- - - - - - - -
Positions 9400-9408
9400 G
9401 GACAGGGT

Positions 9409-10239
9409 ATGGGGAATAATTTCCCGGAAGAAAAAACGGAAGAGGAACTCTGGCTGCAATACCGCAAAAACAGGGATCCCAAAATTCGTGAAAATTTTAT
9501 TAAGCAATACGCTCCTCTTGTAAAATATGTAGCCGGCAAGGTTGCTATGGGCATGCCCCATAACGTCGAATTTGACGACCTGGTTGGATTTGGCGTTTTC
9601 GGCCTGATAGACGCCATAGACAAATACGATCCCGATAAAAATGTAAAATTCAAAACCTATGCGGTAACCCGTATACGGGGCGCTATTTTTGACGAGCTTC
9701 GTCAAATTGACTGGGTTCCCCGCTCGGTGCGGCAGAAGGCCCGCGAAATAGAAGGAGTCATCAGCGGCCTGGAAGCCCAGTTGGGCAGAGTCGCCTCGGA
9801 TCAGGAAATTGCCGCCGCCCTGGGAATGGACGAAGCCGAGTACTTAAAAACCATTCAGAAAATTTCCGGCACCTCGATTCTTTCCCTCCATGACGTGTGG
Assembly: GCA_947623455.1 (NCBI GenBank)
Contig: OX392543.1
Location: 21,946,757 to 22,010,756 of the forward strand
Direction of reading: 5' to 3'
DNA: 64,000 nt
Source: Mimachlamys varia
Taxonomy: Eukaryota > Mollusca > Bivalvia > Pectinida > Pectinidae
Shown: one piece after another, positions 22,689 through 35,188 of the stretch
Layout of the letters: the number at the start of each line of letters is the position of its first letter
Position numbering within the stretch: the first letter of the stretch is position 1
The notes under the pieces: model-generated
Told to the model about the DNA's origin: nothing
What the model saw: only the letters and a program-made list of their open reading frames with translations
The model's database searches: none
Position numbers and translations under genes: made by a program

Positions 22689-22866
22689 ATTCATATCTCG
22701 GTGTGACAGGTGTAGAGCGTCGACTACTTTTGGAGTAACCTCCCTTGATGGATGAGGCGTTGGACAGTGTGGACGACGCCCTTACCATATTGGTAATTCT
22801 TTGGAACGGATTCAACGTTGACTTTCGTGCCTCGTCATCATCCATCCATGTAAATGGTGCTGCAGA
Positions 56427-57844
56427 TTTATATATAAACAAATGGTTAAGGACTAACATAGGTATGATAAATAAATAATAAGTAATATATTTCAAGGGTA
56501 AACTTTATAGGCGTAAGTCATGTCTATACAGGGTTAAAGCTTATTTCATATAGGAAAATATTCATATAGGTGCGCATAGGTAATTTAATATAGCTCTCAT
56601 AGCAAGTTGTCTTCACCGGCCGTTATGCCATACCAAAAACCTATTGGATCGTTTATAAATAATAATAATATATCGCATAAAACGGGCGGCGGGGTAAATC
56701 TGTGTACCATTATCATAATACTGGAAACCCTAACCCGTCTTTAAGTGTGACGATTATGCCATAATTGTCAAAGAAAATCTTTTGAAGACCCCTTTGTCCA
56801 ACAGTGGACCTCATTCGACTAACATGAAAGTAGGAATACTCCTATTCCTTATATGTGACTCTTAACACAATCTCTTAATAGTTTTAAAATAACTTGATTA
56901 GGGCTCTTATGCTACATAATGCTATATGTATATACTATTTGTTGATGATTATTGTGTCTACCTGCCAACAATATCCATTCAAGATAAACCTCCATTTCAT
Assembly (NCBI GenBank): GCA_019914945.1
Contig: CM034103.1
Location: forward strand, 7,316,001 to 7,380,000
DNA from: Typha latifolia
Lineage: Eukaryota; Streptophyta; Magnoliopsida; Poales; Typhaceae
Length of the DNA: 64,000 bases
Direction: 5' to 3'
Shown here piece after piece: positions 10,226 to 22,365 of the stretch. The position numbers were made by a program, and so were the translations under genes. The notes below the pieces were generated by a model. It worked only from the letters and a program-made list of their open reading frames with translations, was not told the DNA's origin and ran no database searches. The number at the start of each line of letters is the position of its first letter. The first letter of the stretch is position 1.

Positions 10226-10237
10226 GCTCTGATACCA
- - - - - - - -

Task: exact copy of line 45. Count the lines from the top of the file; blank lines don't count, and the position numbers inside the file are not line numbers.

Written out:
10226 GCTCTGATACCA